Little Known Films: Listen to Me Marlon (2015) Documentary, 103 Mins

Despite his towering public profile, Marlon Brando was a deeply private man. Yet in the documentary Listen to Me Marlon, the actor lowers his defenses to reveal his innermost thoughts. Director Steven Riley’s film is a fascinating collage probing its subject’s psyche and is one of the best documentaries I have ever seen.

The film was commissioned by Brando’s estate and is constructed entirely out of hundreds of hours of audio recordings made by the actor himself. It’s doubtful that Brando ever thought the tapes would one day provide fodder for a documentary, but thanks to them, Riley has managed to construct a tribute to the actor that his fans have long deserved.

Riley opens his film with an excerpt showing a digitized 3D image of Brando’s head narrating sections from the tapes, creating the effect of the actor speaking from beyond the grave. There are no (other) talking heads, no re-enacted moments from his life – just scenes from Brando’s work laced with archival interviews in which the actor discusses his life in that melodious, mumbling, unmistakable voice.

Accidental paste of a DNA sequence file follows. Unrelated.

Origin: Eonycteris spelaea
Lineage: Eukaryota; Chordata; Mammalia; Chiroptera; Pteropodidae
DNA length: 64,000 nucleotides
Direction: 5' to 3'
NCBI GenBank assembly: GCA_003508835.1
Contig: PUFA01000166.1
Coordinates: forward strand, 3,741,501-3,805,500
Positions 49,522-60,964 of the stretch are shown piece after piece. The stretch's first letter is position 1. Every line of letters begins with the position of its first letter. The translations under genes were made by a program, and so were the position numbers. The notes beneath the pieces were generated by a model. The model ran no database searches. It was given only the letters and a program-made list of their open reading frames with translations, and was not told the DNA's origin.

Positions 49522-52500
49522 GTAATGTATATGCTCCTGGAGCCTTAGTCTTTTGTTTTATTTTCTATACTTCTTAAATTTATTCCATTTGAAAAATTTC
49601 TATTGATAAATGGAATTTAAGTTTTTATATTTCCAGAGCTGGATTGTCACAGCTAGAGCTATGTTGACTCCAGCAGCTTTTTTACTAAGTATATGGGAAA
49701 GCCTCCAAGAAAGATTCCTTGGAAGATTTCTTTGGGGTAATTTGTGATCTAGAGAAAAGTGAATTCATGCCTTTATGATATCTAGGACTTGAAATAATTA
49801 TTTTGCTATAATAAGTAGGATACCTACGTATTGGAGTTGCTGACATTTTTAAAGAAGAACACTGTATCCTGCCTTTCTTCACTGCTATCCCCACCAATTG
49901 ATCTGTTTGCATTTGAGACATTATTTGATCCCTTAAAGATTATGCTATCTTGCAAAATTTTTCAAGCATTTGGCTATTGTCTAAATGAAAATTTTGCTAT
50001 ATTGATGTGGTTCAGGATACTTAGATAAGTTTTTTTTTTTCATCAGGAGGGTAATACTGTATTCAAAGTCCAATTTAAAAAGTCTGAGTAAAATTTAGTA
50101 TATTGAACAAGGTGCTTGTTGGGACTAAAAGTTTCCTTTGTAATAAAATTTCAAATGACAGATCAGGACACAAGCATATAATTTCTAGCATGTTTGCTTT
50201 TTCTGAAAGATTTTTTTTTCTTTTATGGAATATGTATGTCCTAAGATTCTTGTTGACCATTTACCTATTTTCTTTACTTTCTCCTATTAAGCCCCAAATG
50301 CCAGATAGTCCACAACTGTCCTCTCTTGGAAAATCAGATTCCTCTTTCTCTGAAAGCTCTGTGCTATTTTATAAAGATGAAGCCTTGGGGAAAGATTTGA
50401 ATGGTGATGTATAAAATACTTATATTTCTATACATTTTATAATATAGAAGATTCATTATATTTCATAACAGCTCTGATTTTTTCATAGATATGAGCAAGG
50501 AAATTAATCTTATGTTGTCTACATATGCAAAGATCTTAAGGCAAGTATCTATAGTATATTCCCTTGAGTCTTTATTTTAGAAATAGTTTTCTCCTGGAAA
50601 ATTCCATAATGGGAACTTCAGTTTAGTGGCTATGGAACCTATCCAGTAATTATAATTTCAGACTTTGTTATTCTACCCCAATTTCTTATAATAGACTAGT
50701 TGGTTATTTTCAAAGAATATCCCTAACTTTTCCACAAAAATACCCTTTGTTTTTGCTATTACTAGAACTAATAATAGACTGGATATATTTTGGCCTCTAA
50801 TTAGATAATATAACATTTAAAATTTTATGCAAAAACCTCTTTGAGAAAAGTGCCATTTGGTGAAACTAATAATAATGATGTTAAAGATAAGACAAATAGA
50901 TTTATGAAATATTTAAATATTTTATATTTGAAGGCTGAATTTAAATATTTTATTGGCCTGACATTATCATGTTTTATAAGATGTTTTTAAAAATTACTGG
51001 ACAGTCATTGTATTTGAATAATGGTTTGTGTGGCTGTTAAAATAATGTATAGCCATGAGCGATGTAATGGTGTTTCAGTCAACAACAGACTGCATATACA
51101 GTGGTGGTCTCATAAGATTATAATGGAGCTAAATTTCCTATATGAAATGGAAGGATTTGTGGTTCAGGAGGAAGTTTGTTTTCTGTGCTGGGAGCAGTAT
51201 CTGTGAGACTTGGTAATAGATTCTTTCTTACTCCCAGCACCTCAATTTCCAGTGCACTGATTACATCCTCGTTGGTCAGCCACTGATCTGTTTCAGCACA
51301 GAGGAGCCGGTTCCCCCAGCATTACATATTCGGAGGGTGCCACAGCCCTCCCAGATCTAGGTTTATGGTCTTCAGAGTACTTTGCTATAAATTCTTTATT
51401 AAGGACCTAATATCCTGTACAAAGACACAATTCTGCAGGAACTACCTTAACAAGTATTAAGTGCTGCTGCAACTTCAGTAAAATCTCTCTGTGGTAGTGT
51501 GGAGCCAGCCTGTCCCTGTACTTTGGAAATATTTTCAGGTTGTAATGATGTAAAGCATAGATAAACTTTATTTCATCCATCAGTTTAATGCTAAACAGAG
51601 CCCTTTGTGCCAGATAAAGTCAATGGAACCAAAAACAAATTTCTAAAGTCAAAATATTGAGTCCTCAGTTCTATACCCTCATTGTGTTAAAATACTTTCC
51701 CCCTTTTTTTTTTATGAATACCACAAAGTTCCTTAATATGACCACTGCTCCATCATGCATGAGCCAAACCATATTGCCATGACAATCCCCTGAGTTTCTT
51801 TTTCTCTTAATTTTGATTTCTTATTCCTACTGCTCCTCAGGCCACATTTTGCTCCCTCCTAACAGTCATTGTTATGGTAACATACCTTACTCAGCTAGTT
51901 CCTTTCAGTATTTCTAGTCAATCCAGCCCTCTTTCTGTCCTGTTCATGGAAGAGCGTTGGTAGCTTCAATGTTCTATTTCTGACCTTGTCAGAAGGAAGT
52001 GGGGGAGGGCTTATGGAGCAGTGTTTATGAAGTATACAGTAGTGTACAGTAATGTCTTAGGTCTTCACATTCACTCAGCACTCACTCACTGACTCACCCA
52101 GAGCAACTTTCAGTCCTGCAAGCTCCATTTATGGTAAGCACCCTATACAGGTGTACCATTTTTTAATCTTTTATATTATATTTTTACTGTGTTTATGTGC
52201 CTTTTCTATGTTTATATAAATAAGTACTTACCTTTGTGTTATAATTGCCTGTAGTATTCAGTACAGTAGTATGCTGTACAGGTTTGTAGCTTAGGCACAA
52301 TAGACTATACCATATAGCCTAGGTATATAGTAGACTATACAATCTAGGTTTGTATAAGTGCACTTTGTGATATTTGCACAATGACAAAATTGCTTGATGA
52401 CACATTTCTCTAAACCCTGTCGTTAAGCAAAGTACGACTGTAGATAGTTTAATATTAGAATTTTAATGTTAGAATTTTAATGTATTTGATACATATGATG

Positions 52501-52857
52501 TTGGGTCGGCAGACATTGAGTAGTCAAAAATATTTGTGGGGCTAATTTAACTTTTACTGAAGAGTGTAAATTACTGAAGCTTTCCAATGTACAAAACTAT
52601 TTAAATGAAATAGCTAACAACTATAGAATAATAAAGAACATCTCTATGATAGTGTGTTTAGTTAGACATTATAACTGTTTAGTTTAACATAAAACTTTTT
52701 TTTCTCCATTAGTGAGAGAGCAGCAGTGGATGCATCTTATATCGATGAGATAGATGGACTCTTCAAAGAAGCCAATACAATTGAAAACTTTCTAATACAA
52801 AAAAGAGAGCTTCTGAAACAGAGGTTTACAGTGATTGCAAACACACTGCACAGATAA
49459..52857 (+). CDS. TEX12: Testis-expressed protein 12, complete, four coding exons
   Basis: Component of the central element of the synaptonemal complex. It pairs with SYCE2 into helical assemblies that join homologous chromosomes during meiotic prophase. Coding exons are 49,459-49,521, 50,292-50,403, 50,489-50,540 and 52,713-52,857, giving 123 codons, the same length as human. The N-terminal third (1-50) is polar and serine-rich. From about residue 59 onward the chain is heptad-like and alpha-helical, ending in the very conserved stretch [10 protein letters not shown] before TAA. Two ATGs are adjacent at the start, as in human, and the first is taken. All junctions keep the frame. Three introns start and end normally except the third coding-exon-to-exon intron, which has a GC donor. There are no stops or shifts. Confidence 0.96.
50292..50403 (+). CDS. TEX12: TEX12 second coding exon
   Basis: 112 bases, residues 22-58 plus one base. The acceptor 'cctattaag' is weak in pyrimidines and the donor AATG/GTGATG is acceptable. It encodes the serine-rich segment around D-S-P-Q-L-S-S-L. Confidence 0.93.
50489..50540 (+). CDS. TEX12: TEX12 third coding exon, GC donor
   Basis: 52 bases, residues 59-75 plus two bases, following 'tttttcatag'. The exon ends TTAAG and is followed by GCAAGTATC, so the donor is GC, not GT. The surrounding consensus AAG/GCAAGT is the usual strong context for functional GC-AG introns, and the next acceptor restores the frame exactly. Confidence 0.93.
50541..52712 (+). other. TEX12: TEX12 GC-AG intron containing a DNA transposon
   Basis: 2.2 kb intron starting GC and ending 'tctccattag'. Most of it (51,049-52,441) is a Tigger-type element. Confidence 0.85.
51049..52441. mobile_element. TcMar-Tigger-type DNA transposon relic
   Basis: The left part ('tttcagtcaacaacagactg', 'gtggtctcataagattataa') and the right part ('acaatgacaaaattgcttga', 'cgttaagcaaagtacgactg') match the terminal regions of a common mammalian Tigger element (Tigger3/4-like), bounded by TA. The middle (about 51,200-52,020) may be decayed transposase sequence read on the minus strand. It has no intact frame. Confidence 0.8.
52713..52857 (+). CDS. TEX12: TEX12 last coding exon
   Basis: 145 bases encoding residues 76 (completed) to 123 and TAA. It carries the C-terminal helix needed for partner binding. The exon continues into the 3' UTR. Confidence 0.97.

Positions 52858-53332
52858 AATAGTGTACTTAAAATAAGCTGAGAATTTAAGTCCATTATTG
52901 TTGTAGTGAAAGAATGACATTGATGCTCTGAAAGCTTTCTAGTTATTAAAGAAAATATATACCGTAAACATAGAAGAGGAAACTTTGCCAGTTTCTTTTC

As morbid as the concept might seem, Riley gradually justifies his stylistic conceit through Brando’s candid and insightful commentary. Among the film’s many revelations is the actor’s self-aware humility. Riley puts the video and audio footage together in a way that suggests how Brando’s Method approach to acting was largely based on his childhood with an alcoholic mother and violent father.

The film takes its title from a refrain in the tapes: Brando telling himself to listen while he tries, in effect, to hypnotize himself into a serenity that eluded him during most of his life.

You can experience that serenity for yourself when a special screening of the film, in conjunction with the Showtime Entertainment Network, will take place at the Palisades Library on Saturday, June 4th at 5:00 pm.